Azure Tips and Tricks Part 98 - Creating an Email Subscription with Azure Functions - Storing Emails

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Most folks aren’t aware of how powerful the Azure platform really is. As I’ve been presenting topics on Azure, I’ve had many people say, “How did you do that?” So I’ll be documenting my tips and tricks for Azure in these posts.

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Where are we?

Full Source Code The source code for the app can be found on GitHub

This blog post is part of a series on how to generate a weekly digest email for a blog using Azure Functions, SendGrid and Azure Storage.

We’re trying to build a Email Subscription similar to the following. If you want to catch up, then read the previous post.

Continuing where we left off

We recently created a Visual Studio project that used the Azure Functions template. We used NuGet to pull in references to the following packages that we’ll be working with shortly:

  • WindowsAzure.Storage To work with Azure Table Storage.
  • Microsoft.WindowsAzure.ConfigurationManager To hide our API keys
  • Sendgrid To send our emails
  • System.ServiceModel.Syndication To work with RSS feeds - use prerelease packages to find it

Return to the project we created yesterday and right-click the project and select Add Item and select Azure Functions. Now give it a name such as StoreEmail and select Http Trigger along with the defaults as shown below.

We only need this to be a post request, so modify the Run method’s signature to match the following :

[HttpTrigger(AuthorizationLevel.Function, "post", Route = null)]

Keep in mind: You can use output bindings to provide a declarative way to connect to data from within your code vs using the code below. Thanks to Matt Honeycutt in the comments.

Since we’ll be working with Azure Table Storage and I prefer to show you code that you can reuse anywhere, we need to setup a class that has a single field:

  • EmailAddress - to store the email that the user typed in

We’ll also supply the PartitionKey to be the same every time and use a Guid for our RowKey.

class Email : TableEntity
    public string EmailAddress { get; set; }

    public EmailEntity(string email)
        EmailAddress = email;
        PartitionKey = "SendEmailToReaders";
        RowKey = Guid.NewGuid().ToString();

    public EmailEntity()


I also have a helper class that we’ll use to store the data, so add the following which will allow us to pass a table object and a new email instance:

static void CreateMessage(CloudTable table, Email newemail)
    TableOperation insert = TableOperation.Insert(newemail);


Finally, we’ll need add the code for the Run method:

public static async Task<HttpResponseMessage> Run([HttpTrigger(AuthorizationLevel.Function, "post", Route = null)]HttpRequestMessage req, TraceWriter log)

//(Block #1)
    var postData = await req.Content.ReadAsFormDataAsync();
    var missingFields = new List<string>();
    if (postData["fromEmail"] == null)

    if (missingFields.Any())
        var missingFieldsSummary = String.Join(", ", missingFields);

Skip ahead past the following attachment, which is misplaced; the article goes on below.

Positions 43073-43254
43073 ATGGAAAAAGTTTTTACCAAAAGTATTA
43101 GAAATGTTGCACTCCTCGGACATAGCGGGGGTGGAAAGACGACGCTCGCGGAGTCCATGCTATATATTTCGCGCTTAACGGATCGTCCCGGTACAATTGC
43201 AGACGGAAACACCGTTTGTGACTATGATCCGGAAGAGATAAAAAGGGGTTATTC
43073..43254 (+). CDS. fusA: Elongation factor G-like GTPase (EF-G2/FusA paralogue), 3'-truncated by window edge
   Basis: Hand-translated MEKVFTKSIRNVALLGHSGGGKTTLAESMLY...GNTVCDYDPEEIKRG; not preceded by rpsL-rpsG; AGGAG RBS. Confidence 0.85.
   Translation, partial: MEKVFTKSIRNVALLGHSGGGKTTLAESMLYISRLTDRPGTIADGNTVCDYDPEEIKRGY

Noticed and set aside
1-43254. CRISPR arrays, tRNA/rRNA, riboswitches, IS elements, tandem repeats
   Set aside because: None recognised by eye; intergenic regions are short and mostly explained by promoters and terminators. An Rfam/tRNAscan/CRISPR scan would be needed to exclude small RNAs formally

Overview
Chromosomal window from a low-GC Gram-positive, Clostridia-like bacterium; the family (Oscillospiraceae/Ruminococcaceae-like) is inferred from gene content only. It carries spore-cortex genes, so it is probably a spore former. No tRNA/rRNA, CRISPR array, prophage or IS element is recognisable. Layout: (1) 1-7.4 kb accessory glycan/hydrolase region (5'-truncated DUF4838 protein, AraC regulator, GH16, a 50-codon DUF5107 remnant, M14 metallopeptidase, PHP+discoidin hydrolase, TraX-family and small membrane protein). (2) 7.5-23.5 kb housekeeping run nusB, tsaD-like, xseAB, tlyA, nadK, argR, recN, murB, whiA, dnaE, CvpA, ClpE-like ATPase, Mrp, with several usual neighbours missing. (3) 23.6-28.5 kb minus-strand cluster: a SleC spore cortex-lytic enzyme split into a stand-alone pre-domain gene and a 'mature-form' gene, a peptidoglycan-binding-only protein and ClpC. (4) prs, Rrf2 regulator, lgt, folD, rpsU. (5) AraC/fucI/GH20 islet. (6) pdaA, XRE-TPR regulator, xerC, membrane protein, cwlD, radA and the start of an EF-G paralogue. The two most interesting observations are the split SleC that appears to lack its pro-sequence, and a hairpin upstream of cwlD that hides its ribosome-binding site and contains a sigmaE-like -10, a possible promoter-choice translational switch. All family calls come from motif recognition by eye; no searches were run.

return req.CreateResponse(HttpStatusCode.BadRequest, $"Missing field(s): {missingFieldsSummary}");
//(End Block #1)

//(Block #2)
        // the line below can be hardcoded if you aren't using AppSettings
        CloudStorageAccount storageAccount = CloudStorageAccount.Parse(ConfigurationManager.AppSettings["TableStorageConnString"]);

        CloudTableClient tableClient = storageAccount.CreateCloudTableClient();

        CloudTable table = tableClient.GetTableReference("MCBlogSubscribers");


        CreateMessage(table, new EmailEntity(postData["fromEmail"]));

        return req.CreateResponse(HttpStatusCode.OK, "Thanks! I've successfully received your request. "); //
    catch (Exception ex)
        return req.CreateResponse(HttpStatusCode.InternalServerError, new
            status = false,
            message = $"There are problems storing your email address: {ex.GetType()}"
//(End Block #2)

Keep in mind, you’ll need to pull in your using references for the namespaces we added earlier.

Block #1 is all about pulling in the POST data and checking to see if an email address is being sent. If it is, then it will send a summary of what fields are missing.

Block #2 tries to save the input via the Azure Table Storage account that we created and if it saves successfully, then returns to the client everything went fine. Otherwise, output to the client what the problem was. Keep in mind, that I’m using ConfigurationManager and you can hardcode this value if you please.

Hit the Run button in Visual Studio and you’ll see the following:

Make note of the localhost where it is running and use something like Postman to test your POST call.

In the gif below, I’ve configured Postman to my localhost URL and supplied an email address.

I can test the Azure Function by 1) Not supplying anything and 2) Supplying an email address. You’ll see the error handling and success messages return to Postman.

Come back later and we’ll write a frontend that uses HTML and jQuery to send the POST data.

Want more Azure Tips and Tricks?

If you’d like to learn more Azure Tips and Tricks, then follow me on twitter or stay tuned to this blog! I’d also love to hear your tips and tricks for working in Azure, just leave a comment below.

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